Sputtering method cuts cost of producing GaN LEDs
June 25, 2014 // Paul Buckley
A team of University of Tokyo researchers in Japan have developed a technology for creating GaN LEDs on glass substrate which could not only cut manufacturing costs but also help to develop OLED light panels.
The researchers use a sputtering method to transcribe the GaN LEDs onto the glass substrate. The team has not yet measured luminous efficiency or external quantum efficiency for any single color but are currently testing the efficiency of the internal quantum at low temperatures.
InGaN-based light-emitting diodes (LEDs) have been widely accepted as highly efficient light sources capable of replacing incandescent bulbs but applications of InGaN LEDs are limited to small devices because their fabrication process involves expensive epitaxial growth of InGaN by metalorganic vapor phase epitaxy on single-crystal wafers.
The researchers have used a low-cost epitaxial growth process, such as sputtering on large-area substrates, to fabricate large-area InGaN light-emitting displays.
By using multilayer graphene buffer layers the growth of highly c-axis-oriented GaN films even on amorphous substrates was feasible. The research team fabricated red, green, and blue InGaN LEDs and confirmed their successful operation.
The researchers believe that by demonstrating that full-color LEDs can be fabricated on amorphous substrates and sputtering is frequently used in the LCD industry so a process could be adapted to fabricate large-area inorganic LED displays on glass substrates.
The researchers point out that state-of-the-art technology in the glass industry can offer roll-to-roll processing of flexible glass foils and a combination of these techniques can lead to the development of large-area flexible inorganic devices.
Related articles and links:
Can InN nanowires answer LED 'green-gap' energy problems?
Innovative GaN on GaN LED claims wall-plug-efficiency record
LED applications will be key drivers for bulk GaN market, predicts Yole
Endoscopic measurement method allows quieter, more reliable jet engines
December 21, 2014
A team of scientists from German aerospace research centre DLR has developed an optical measurement method that enables direct ...
Pathway to converting sunlight to electricity is indentified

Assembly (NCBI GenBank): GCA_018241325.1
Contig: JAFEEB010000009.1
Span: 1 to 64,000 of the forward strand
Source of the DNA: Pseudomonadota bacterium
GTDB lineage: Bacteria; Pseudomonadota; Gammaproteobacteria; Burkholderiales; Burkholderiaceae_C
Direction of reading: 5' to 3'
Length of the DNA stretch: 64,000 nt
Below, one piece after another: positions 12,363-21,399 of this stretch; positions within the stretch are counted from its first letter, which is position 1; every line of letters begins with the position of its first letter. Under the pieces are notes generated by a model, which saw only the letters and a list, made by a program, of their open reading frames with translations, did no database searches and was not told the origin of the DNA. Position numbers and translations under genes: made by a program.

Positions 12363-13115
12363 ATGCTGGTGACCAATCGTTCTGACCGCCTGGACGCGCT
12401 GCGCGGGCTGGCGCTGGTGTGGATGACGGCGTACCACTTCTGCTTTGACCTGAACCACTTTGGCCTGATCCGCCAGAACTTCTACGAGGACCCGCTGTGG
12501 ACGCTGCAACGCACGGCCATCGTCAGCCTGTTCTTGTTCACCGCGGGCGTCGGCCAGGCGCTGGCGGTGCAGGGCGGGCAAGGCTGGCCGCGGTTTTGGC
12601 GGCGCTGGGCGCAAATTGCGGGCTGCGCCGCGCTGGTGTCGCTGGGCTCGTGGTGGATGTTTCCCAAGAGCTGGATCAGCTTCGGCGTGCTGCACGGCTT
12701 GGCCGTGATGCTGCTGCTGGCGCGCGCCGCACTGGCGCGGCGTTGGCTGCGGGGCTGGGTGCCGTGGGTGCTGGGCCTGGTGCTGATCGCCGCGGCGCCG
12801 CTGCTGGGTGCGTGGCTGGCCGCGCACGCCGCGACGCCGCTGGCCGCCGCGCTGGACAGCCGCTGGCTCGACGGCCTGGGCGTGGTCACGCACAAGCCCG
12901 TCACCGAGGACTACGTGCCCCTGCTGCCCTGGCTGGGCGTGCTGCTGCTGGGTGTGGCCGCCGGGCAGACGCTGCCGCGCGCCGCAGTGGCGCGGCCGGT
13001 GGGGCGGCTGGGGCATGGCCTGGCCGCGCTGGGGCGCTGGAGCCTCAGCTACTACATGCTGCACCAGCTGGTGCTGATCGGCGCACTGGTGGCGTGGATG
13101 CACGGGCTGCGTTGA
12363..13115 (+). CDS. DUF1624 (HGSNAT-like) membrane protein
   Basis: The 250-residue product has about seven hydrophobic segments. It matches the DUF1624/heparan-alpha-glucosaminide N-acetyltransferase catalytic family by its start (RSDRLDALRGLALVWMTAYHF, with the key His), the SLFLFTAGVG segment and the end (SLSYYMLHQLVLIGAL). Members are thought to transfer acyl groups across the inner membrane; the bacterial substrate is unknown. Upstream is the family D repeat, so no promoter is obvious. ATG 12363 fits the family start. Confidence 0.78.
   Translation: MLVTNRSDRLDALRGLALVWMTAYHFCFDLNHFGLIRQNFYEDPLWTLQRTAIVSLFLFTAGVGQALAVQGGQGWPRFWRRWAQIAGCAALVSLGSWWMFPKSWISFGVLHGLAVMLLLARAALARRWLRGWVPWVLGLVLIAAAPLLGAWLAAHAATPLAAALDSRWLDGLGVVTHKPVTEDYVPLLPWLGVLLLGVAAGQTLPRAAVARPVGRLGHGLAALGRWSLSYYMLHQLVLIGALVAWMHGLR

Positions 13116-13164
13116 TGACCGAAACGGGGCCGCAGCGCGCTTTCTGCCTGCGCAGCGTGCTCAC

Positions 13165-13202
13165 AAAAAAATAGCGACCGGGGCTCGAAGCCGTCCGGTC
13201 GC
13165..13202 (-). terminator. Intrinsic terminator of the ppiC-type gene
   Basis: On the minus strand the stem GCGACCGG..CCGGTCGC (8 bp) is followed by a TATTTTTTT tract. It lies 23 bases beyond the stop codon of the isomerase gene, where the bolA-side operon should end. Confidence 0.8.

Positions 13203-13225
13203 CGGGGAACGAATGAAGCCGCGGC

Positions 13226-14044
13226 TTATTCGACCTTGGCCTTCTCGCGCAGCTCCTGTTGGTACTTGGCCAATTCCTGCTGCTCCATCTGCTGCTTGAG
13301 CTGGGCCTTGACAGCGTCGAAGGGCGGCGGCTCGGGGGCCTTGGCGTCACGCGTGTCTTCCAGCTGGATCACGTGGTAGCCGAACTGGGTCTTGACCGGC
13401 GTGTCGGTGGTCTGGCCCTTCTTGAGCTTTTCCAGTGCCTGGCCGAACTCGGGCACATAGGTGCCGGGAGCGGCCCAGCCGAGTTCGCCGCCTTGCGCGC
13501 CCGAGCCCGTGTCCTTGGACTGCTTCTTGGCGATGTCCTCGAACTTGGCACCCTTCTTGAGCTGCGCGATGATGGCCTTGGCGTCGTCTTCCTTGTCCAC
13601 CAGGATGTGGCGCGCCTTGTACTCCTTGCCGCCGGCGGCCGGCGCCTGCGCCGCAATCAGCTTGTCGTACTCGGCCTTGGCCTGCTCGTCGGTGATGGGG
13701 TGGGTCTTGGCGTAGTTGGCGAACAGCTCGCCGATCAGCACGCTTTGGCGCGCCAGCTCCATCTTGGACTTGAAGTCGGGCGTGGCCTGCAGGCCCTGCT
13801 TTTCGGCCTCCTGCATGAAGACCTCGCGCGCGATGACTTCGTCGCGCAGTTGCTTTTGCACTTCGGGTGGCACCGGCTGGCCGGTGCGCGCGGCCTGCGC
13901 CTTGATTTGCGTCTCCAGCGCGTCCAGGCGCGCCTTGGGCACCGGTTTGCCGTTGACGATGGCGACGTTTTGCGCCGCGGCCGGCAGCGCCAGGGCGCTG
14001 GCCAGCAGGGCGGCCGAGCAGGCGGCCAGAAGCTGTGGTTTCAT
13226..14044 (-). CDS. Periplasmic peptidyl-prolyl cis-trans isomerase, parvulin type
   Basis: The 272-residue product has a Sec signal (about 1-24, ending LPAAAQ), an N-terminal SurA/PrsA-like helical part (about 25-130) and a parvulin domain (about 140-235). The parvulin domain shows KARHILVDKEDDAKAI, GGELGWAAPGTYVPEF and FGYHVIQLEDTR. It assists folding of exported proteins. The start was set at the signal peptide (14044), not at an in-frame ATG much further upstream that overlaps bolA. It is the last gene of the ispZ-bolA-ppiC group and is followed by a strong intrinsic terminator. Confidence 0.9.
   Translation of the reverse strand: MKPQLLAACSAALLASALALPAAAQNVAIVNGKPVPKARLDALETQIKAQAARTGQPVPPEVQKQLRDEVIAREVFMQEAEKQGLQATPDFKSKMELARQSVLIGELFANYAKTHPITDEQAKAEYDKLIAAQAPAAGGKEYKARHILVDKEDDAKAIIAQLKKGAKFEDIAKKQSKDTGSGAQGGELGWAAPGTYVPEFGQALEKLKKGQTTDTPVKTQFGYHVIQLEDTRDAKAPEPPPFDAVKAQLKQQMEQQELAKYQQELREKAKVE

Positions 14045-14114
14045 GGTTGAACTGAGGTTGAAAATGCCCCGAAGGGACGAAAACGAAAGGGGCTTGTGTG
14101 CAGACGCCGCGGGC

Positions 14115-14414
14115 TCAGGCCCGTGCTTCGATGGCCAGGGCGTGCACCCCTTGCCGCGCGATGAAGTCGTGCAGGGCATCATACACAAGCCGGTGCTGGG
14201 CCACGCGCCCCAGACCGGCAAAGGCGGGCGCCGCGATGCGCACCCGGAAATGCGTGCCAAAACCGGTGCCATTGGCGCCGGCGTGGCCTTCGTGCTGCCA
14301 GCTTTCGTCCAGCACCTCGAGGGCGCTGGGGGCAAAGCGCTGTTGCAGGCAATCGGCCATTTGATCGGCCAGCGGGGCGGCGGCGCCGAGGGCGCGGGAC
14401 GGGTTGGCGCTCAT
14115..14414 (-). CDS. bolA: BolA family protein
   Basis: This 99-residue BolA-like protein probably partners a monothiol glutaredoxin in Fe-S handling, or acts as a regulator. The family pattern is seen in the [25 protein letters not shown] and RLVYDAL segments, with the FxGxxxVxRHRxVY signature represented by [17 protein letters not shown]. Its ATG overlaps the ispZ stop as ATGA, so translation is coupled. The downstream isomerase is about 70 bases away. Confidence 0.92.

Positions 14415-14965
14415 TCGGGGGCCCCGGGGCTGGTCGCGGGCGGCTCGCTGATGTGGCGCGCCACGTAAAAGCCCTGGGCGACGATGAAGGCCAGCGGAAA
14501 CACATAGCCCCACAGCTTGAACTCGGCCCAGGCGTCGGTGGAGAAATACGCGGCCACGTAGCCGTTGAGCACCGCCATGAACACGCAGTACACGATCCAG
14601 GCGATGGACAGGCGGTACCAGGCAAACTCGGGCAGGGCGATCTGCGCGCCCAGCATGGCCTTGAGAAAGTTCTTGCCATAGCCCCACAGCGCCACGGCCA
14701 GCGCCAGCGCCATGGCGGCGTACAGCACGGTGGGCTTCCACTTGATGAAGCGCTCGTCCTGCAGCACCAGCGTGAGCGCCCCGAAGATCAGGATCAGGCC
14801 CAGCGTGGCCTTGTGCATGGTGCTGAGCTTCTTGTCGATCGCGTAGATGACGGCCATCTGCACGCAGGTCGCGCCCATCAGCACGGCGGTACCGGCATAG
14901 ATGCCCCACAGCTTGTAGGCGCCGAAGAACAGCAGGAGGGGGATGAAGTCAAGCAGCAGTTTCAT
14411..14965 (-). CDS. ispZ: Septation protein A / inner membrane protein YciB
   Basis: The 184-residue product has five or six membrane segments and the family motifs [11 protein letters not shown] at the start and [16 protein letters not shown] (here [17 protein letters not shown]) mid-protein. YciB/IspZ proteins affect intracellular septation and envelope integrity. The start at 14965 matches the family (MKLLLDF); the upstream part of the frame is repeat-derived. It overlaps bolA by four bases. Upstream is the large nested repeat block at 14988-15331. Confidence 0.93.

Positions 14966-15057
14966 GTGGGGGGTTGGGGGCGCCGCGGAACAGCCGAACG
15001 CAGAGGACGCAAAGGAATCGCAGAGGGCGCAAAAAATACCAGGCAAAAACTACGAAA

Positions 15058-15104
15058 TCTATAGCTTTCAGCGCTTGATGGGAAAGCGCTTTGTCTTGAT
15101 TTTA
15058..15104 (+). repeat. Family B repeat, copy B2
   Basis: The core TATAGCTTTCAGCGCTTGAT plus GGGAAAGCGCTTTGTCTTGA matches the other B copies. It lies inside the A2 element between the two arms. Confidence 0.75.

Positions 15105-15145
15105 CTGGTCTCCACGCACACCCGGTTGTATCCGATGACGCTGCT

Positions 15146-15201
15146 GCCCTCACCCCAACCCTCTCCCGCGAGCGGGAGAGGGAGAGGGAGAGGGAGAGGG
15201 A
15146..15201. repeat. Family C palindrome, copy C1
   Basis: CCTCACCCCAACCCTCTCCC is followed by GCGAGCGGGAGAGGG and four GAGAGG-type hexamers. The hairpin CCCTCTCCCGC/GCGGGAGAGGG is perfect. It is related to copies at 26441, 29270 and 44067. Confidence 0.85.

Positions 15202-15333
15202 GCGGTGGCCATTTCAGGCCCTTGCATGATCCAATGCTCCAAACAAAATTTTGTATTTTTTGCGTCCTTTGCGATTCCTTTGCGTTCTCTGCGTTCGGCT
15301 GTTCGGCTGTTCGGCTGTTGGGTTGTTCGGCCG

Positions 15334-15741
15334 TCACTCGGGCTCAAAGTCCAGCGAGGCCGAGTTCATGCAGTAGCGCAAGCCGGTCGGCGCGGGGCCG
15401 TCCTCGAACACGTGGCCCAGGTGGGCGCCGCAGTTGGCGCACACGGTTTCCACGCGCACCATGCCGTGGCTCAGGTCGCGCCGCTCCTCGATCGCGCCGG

How industrial IoT will drive the MEMS market indirectly
Successful with phones & drones, Parrot ponders farming
Qimonda's late legacy: 28nm FeRAM
Volvo airs cloud-based cyclist protection system
December 19, 2014
The facts are disturbing: 50 percent of all cyclists killed in Europe's traffic have collided with a car. In Germany, the ...
Sony transforms eyewear into smart augmented reality devices
Harman grabs hidden infotainment gem S1nn
Alps Electric puts cash into Qualtre
- New life for Embedded systems in the Internet of Things
- Virtualization and the Internet of Things
- RF/Microwave Instrumentation “S” Series Amplifiers
- Application Guide to RF Coaxial Connectors and Cables
InterviewCEO interview: Bosch's IoT startup is all about the system
Thorsten Mueller, CEO of Bosch Connected Devices and Solutions GmbH (Reutlingen, Germany), has been guiding the latest startup subsidiary of Robert Bosch GmbH since 2013 when he started the initiative ...
Filter WizardCheck out the Filter Wizard Series of articles by Filter Guru Kendall Castor-Perry which provide invaluable practical Analog Design guidelines.
Linear video channel
READER OFFERRead more
This month, Arrow Electronics is giving away ten BeMicro Max 10 FPGA evaluation boards together with an integrated USB-Blaster, each package being worth 90 Euros, for EETimes Europe's readers to win.
Designed to get you started with using an FPGA, the BeMicro Max 10 adopts Altera's non-volatile MAX 10 FPGA built on 55-nm flash process.
The MAX 10 FPGAs are claimed to revolutionize...MORE INFO AND LAST MONTH' WINNERS...
December 15, 2011 | Texas instruments | 222901974
Unique Ser/Des technology supports encrypted video and audio content with full duplex bi-directional control channel over a single wire interface.